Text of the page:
How Do I Exercise Pelvic Muscles?
To exercise the pelvic muscles, begin by quickly contracting and relaxing the pelvic muscles. You should try to do 4 to 5 sets of 10 contractions each day. When you are comfortable performing quick pelvic muscle contractions, begin contracting and holding the pelvic floor muscle contraction for 5 seconds before relaxing. Once you are comfortable with holding the pelvic muscle contraction for 5 seconds, increase the hold time for 10 seconds before relaxation, this should be done in 4 to 5 sets of 10 contractions as well. Make sure you completely relax your muscles in between each ³contract and hold.² If you are holding for 5 seconds, you should relax your muscles for 5 seconds before contracting the muscles again.
A pessary is a plastic ring, similar to a vaginal contraceptive diaphragm, which is used to either lift the bladder or to apply some compression to the urethra during activities that are known to cause leakage. They are successfully used for the treatment of uterine prolapse. They are a low risk treatment option when compared to surgery for symptomatic prolapse and urinary incontinence. About half of the women who are successfully fitted with a pessary will continue to use it on a long-term basis. Typical pessary users are women who:
Need temporary support during exercise
Have mild symptoms and want to avoid surgery for the moment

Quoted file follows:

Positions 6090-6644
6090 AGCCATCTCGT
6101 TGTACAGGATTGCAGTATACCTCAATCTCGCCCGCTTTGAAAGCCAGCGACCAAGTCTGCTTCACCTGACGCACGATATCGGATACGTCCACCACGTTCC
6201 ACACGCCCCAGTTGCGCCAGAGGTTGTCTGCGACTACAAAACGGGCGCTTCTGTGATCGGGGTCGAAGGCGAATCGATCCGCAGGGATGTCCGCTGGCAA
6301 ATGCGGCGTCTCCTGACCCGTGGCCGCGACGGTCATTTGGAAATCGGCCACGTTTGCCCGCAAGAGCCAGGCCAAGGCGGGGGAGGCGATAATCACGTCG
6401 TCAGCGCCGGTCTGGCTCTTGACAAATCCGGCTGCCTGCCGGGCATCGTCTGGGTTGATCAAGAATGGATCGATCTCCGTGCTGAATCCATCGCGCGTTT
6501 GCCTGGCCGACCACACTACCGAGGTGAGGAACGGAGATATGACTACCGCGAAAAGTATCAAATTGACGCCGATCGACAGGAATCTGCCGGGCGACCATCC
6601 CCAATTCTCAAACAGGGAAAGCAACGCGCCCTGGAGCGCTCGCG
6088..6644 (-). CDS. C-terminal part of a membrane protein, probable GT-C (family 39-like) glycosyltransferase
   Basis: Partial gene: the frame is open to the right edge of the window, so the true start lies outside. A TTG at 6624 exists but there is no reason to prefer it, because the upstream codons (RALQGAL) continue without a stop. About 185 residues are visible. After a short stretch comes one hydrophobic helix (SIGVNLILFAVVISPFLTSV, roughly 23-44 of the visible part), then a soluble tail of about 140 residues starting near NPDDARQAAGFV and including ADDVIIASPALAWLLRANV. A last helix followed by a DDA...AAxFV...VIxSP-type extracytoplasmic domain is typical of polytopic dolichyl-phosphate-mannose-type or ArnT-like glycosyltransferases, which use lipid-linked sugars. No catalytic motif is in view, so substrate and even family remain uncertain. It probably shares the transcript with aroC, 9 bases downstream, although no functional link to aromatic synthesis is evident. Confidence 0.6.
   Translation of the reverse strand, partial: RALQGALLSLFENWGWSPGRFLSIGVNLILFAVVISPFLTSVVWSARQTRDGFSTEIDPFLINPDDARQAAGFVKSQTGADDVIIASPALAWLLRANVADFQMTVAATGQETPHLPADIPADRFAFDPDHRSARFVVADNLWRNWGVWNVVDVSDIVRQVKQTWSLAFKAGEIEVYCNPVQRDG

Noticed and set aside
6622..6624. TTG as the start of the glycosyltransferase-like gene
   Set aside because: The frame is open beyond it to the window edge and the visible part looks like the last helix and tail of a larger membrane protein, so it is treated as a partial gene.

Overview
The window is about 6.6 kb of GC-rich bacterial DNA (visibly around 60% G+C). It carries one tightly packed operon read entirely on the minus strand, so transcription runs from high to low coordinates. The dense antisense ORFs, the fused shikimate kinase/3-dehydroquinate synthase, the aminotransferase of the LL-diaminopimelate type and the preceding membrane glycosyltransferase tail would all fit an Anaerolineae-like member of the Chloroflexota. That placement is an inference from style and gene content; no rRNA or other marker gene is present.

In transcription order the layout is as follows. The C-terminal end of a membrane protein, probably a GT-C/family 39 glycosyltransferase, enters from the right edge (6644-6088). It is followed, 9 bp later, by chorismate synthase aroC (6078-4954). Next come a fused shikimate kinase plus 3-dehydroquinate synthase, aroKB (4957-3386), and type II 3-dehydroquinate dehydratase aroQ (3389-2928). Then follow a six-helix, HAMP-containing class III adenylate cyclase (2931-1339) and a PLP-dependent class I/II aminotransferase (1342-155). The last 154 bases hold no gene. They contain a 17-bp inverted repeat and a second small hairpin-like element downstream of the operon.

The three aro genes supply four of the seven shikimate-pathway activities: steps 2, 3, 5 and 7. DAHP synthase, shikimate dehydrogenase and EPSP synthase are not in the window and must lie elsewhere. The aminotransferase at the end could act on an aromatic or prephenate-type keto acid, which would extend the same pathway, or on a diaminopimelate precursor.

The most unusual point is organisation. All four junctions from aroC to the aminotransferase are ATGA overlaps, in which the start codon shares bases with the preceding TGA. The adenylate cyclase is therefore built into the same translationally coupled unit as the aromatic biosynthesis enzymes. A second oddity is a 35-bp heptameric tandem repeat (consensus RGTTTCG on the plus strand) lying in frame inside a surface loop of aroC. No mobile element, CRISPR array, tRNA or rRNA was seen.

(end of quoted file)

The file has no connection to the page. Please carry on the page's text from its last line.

Have health problems that make the risks of surgery too great
Need to delay surgery and are uncomfortable from their prolapse
There are numerous shapes and sizes of pessaries to meet the individual support requirements of different patients. Seeking care from a provider with a wide selection of pessaries may improve the chances of getting a comfortable fitting pessary. Not all women can have their prolapse successfully supported by a pessary. Situations such as scarring, a surgically narrowed or shortened vagina or very weak pelvic floor muscles can cause pessaries to fall out or be uncomfortable. Pessaries do require ongoing care to avoid problems with vaginal infection, ulceration or bleeding. A neglected pessary can result in erosions through the vaginal wall into the bladder or rectum.
In the ideal circumstance, a woman is taught how to remove, clean and reinsert her pessary at regular intervals. This can be as often as nightly or as infrequently as once per week depending upon the type of pessary and the overall health of the vaginal skin. Pessaries are not appropriate for women who cannot come for regular follow-up visits to the doctor¹s office. They should be avoided in women with dementia or those who have persistent vaginal erosions.
Frequently, vaginal estrogen cream, tablets or a ring are prescribed to women who use a pessary to strengthen the vaginal skin, especially for those in menopause. This will reduce the risk of developing any vaginal skin erosion or ulceration. If a woman cannot take care of her pessary, she will be advised to come to the office for removal, cleaning and vaginal exams every two to three months. If problems arise with infection or erosions, the visits may become more frequent.
The cost of a pessary is about $40 to $80 and this is not usually covered by insurance companies.
Certain vaginal creams may be helpful to improve some common urogynecologic problems.